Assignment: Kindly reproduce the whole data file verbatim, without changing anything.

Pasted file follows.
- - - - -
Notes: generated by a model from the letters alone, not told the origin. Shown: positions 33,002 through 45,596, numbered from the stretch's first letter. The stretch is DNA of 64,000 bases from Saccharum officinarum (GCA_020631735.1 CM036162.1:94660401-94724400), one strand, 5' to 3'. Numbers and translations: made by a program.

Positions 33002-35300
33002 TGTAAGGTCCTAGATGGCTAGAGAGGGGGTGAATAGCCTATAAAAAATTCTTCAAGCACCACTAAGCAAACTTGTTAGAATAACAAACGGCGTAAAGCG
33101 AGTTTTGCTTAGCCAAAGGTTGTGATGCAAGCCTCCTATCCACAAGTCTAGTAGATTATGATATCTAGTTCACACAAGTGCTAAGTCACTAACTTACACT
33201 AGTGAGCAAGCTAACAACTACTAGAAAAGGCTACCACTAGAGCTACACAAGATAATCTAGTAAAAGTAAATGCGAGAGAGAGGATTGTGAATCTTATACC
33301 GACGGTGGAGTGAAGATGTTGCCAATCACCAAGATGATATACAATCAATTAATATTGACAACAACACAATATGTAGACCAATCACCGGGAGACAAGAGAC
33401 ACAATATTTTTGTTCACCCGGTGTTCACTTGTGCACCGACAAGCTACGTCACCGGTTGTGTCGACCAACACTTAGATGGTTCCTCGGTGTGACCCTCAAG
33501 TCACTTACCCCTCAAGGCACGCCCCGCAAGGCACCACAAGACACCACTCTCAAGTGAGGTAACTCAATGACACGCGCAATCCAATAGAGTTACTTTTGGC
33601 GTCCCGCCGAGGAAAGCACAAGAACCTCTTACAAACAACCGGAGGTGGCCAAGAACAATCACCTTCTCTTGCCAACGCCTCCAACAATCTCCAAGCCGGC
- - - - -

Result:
Notes: generated by a model from the letters alone, not told the origin. Shown: positions 33,002 through 45,596, numbered from the stretch's first letter. The stretch is DNA of 64,000 bases from Saccharum officinarum (GCA_020631735.1 CM036162.1:94660401-94724400), one strand, 5' to 3'. Numbers and translations: made by a program.

Positions 33002-35300
33002 TGTAAGGTCCTAGATGGCTAGAGAGGGGGTGAATAGCCTATAAAAAATTCTTCAAGCACCACTAAGCAAACTTGTTAGAATAACAAACGGCGTAAAGCG
33101 AGTTTTGCTTAGCCAAAGGTTGTGATGCAAGCCTCCTATCCACAAGTCTAGTAGATTATGATATCTAGTTCACACAAGTGCTAAGTCACTAACTTACACT
33201 AGTGAGCAAGCTAACAACTACTAGAAAAGGCTACCACTAGAGCTACACAAGATAATCTAGTAAAAGTAAATGCGAGAGAGAGGATTGTGAATCTTATACC
33301 GACGGTGGAGTGAAGATGTTGCCAATCACCAAGATGATATACAATCAATTAATATTGACAACAACACAATATGTAGACCAATCACCGGGAGACAAGAGAC
33401 ACAATATTTTTGTTCACCCGGTGTTCACTTGTGCACCGACAAGCTACGTCACCGGTTGTGTCGACCAACACTTAGATGGTTCCTCGGTGTGACCCTCAAG
33501 TCACTTACCCCTCAAGGCACGCCCCGCAAGGCACCACAAGACACCACTCTCAAGTGAGGTAACTCAATGACACGCGCAATCCAATAGAGTTACTTTTGGC
33601 GTCCCGCCGAGGAAAGCACAAGAACCTCTTACAAACAACCGGAGGTGGCCAAGAACAATCACCTTCTCTTGCCAACGCCTCCAACAATCTCCAAGCCGGC